Which areas of mathematics can be formally studied in a cognitive science major? Or: which areas of mathematics can support the study of brain. Some areas that seem relevant would be: mathematical logic, graph theory, linear algebra. Is any element of topology relevant? Please direct to links/sources if possible. Is network science being used in these fields? I am asking this question, as I want to study further in mathematics, and would love it if I could do so while pursuing cognitive science.
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Here's my list of math subjects that support the study of brain (from a computational neuroscientist's perspective):
Brain is quite noisy, you need tools to deal with noise. More applied math than pure math is needed.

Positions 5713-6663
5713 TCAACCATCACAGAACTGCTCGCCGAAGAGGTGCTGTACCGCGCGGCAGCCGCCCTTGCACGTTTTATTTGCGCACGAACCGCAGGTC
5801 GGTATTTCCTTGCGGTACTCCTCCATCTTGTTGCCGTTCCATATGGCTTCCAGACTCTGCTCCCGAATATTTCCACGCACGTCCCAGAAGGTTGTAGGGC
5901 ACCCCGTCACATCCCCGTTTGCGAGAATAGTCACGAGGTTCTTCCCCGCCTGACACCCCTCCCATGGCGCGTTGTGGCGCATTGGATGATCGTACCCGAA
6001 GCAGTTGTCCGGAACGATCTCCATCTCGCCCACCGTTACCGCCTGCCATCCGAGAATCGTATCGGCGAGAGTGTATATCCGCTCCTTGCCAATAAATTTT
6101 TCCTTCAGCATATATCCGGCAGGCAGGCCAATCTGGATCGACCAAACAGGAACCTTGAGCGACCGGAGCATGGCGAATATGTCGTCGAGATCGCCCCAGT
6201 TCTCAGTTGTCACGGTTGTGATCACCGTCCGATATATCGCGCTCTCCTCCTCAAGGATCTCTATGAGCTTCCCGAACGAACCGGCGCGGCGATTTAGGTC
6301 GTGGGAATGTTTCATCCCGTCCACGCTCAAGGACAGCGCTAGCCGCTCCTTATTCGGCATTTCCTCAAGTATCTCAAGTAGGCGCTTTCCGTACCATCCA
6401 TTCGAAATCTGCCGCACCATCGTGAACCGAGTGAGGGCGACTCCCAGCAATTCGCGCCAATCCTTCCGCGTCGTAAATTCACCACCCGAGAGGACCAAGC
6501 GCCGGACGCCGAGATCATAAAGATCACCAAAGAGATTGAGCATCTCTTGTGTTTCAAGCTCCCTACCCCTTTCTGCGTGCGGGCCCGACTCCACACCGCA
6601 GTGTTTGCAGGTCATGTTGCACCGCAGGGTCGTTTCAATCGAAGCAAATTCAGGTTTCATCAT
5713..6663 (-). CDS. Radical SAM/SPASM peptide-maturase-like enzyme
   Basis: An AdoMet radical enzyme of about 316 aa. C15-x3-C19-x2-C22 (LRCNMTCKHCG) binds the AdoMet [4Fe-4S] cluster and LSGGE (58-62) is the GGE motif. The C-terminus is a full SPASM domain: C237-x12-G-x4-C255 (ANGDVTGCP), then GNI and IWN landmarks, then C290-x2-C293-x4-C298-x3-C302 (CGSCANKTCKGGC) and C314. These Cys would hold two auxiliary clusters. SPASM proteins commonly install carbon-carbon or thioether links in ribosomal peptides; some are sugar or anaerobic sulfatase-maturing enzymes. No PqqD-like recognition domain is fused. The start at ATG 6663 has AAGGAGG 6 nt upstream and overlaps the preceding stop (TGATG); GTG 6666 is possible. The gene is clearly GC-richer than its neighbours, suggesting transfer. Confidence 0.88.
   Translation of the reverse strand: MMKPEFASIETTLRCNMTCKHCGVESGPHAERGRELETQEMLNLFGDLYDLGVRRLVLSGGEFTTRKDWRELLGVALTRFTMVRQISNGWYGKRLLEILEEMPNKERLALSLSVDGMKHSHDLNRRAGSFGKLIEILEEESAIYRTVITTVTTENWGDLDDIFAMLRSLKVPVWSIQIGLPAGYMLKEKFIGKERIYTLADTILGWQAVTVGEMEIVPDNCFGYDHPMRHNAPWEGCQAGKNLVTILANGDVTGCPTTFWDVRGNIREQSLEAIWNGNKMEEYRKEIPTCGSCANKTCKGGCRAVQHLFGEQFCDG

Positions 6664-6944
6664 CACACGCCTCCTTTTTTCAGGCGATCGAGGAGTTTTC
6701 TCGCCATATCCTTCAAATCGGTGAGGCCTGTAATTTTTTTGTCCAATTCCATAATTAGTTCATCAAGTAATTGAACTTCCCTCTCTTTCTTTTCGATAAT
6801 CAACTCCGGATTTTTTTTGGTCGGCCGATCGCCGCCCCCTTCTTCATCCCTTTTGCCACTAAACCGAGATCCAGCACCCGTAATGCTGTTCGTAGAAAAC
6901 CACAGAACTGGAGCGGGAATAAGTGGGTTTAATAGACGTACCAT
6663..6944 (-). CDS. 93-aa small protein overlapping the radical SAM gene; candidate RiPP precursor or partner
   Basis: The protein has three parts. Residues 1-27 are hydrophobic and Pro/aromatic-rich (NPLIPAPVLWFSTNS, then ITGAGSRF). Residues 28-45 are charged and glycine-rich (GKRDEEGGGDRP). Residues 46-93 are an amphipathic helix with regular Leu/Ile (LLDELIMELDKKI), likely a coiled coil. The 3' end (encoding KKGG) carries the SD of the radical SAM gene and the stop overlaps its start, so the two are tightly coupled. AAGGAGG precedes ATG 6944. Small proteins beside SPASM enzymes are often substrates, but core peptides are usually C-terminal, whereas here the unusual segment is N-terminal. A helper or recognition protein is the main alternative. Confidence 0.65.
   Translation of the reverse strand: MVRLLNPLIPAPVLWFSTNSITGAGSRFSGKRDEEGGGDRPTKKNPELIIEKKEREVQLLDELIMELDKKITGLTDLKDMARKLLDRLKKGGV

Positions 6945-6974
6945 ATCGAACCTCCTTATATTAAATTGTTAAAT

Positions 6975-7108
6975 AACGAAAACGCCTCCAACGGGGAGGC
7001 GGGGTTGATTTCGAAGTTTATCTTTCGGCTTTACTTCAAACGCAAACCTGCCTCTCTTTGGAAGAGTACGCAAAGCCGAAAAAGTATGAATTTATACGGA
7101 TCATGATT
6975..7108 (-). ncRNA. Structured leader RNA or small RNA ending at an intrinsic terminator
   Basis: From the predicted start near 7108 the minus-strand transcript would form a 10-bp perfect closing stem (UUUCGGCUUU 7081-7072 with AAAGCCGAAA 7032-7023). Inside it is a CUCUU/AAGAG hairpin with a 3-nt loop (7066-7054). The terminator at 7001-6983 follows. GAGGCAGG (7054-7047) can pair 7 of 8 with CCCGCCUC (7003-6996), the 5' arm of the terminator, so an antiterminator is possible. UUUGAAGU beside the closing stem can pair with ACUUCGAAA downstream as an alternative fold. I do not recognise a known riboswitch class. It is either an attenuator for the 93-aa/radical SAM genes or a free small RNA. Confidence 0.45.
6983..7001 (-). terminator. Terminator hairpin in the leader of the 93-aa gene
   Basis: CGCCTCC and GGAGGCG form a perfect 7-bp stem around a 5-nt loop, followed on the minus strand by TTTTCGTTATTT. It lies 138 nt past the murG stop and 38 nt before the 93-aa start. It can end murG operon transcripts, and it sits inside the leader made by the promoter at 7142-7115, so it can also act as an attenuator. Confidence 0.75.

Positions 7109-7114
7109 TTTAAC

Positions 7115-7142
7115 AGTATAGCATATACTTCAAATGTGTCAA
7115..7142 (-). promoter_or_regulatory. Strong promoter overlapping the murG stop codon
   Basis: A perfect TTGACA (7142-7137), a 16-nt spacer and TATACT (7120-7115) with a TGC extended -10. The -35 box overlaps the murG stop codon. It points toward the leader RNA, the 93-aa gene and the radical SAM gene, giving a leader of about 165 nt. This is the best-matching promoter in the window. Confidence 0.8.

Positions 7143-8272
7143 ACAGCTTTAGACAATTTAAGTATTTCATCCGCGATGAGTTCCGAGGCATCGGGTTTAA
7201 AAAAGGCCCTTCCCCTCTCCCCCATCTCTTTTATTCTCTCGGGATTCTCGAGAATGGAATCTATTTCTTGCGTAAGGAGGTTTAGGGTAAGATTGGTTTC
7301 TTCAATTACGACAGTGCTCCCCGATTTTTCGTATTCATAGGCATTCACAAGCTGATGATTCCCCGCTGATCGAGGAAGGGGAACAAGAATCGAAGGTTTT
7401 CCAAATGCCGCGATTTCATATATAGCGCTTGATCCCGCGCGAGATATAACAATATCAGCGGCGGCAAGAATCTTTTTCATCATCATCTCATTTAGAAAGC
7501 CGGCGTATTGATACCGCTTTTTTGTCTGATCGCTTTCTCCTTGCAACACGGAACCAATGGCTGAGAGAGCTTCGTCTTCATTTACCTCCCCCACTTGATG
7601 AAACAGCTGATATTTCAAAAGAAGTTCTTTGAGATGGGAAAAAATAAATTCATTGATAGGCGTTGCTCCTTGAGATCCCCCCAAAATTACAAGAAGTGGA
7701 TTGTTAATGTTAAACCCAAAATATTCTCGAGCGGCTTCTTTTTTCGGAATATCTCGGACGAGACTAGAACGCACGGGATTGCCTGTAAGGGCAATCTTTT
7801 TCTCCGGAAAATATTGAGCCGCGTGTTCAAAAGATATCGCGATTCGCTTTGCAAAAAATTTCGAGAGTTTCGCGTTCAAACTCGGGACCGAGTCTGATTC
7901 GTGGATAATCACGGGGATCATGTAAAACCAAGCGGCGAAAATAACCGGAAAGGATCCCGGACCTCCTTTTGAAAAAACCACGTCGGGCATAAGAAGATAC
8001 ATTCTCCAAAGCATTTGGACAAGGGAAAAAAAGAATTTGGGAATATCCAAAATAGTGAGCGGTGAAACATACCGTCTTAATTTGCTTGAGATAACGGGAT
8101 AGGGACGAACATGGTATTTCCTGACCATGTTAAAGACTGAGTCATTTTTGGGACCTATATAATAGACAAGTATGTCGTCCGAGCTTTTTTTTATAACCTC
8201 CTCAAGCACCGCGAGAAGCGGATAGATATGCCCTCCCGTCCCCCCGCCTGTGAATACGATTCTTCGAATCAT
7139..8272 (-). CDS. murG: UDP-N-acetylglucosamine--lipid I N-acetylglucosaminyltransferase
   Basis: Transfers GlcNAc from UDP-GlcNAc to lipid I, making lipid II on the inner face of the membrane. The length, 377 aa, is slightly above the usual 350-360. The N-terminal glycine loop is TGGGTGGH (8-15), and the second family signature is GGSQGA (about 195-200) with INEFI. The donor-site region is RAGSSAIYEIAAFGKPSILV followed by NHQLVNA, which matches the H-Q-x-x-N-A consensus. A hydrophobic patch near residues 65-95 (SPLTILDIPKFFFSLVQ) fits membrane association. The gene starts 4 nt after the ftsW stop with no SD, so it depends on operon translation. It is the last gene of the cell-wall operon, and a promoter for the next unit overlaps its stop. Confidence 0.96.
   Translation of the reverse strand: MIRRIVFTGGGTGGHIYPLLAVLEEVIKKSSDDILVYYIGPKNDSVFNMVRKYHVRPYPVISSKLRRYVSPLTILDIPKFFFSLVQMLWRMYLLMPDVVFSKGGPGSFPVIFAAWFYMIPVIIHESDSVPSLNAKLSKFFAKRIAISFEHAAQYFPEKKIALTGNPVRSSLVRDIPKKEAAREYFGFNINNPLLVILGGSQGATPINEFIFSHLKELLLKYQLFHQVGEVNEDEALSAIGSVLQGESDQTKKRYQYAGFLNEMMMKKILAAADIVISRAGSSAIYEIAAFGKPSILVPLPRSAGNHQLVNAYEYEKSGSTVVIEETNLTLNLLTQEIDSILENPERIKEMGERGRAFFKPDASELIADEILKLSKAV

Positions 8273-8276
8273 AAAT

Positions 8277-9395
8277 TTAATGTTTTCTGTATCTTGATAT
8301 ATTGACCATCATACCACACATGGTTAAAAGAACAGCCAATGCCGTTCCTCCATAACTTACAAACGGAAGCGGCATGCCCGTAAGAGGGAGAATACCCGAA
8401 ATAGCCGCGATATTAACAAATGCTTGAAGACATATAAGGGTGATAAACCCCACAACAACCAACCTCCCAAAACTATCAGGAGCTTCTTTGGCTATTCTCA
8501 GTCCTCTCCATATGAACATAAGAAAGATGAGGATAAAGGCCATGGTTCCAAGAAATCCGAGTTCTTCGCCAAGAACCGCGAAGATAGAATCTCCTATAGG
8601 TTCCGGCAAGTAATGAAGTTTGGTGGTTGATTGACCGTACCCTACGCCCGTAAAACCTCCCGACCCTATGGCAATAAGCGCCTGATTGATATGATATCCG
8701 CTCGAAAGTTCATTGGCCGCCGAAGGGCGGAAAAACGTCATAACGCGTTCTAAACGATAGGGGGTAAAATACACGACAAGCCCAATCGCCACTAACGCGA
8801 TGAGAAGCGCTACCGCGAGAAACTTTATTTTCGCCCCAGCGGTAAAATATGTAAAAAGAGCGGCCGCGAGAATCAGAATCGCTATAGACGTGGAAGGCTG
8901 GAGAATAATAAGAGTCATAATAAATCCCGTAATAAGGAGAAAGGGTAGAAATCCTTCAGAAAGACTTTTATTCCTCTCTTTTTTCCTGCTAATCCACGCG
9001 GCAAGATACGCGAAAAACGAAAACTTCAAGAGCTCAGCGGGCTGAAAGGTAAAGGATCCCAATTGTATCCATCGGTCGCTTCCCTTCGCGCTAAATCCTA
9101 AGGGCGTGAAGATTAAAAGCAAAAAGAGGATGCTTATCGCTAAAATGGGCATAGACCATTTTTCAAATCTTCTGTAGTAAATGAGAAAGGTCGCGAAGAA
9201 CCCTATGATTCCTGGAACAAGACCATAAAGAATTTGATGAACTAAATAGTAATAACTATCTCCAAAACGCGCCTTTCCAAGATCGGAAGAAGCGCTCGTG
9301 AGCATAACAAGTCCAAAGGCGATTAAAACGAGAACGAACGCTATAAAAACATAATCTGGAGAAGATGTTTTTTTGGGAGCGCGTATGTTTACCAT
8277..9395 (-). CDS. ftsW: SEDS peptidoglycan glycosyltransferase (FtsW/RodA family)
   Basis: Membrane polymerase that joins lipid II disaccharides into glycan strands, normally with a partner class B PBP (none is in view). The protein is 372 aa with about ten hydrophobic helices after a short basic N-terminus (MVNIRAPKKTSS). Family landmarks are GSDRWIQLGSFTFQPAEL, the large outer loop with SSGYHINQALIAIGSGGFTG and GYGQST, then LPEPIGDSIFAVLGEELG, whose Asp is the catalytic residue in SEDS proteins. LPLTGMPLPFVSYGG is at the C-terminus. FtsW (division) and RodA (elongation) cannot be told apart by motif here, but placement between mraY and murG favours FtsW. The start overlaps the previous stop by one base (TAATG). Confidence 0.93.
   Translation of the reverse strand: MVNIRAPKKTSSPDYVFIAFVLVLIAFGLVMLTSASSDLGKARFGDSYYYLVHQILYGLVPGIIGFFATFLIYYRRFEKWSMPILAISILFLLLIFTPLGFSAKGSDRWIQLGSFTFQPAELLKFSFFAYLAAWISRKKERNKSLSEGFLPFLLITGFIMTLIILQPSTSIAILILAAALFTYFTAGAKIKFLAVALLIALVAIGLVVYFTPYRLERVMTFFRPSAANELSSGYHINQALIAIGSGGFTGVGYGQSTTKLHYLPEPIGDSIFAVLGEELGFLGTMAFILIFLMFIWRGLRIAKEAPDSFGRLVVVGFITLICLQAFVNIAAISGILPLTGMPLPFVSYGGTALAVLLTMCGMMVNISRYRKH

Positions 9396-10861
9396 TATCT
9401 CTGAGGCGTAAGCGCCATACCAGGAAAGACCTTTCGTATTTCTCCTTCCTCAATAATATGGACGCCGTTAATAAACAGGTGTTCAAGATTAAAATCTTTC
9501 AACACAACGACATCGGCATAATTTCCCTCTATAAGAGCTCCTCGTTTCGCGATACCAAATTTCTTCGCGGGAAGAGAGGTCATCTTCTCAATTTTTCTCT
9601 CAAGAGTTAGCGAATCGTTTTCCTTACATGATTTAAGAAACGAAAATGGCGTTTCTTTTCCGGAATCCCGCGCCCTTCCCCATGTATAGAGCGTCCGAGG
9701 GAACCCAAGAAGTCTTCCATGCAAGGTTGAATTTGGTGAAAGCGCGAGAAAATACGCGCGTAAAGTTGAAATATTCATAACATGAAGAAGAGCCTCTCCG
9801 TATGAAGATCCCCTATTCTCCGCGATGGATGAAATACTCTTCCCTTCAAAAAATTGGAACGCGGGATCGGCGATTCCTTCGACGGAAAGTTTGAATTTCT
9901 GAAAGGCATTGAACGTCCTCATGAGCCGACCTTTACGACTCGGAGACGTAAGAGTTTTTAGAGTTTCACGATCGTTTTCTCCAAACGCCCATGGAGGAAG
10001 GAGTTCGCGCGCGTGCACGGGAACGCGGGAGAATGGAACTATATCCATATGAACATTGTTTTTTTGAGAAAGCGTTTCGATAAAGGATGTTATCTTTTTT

I have only seen topology being used a handful of times, and they were not very useful nor impressive. I love set theory and mathematical logic, but sadly never used it nor seen it being used.
In addition, real/complex/functional analyses are also useful, just in general.
I will deviate from the other answers and give more pessimistic response based on my experience as a mathematician and theoretical computer scientist that spends some of his time in a psychology department.
If you want to do mathematics and prove theorems then your are better off in one of the following fields allied to cognitive science:
I would say that the maths that are most useful in cognitive science are the ones that have to do with decision theory. So I would include linear algebra (with its matrixes, and "transition" or changes of state analysis), as well as probability and statistics, with their "expected values" and resulting decision trees. Computational and information analysis, with their "data structures" might also be helpful. The last thing I would include is optimization.